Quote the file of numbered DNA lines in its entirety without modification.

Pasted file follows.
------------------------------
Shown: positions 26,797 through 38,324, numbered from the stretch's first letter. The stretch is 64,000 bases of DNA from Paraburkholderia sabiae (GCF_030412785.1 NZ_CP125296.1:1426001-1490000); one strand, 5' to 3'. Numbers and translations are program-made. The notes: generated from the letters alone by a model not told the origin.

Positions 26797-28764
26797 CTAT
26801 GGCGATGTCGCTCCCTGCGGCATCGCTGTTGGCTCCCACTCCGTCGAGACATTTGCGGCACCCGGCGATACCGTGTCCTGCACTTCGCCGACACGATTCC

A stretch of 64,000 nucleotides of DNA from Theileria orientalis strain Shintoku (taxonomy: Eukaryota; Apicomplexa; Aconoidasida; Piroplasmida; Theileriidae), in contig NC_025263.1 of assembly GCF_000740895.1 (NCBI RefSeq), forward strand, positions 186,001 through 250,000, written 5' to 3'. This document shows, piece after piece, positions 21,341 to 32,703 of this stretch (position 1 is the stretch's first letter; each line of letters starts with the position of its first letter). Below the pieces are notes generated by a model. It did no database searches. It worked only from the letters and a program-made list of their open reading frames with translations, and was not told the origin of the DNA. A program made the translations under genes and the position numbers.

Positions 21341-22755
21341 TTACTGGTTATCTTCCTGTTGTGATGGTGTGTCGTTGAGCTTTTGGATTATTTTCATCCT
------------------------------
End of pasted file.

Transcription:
Shown: positions 26,797 through 38,324, numbered from the stretch's first letter. The stretch is 64,000 bases of DNA from Paraburkholderia sabiae (GCF_030412785.1 NZ_CP125296.1:1426001-1490000); one strand, 5' to 3'. Numbers and translations are program-made. The notes: generated from the letters alone by a model not told the origin.

Positions 26797-28764
26797 CTAT
26801 GGCGATGTCGCTCCCTGCGGCATCGCTGTTGGCTCCCACTCCGTCGAGACATTTGCGGCACCCGGCGATACCGTGTCCTGCACTTCGCCGACACGATTCC

A stretch of 64,000 nucleotides of DNA from Theileria orientalis strain Shintoku (taxonomy: Eukaryota; Apicomplexa; Aconoidasida; Piroplasmida; Theileriidae), in contig NC_025263.1 of assembly GCF_000740895.1 (NCBI RefSeq), forward strand, positions 186,001 through 250,000, written 5' to 3'. This document shows, piece after piece, positions 21,341 to 32,703 of this stretch (position 1 is the stretch's first letter; each line of letters starts with the position of its first letter). Below the pieces are notes generated by a model. It did no database searches. It worked only from the letters and a program-made list of their open reading frames with translations, and was not told the origin of the DNA. A program made the translations under genes and the position numbers.

Positions 21341-22755
21341 TTACTGGTTATCTTCCTGTTGTGATGGTGTGTCGTTGAGCTTTTGGATTATTTTCATCCT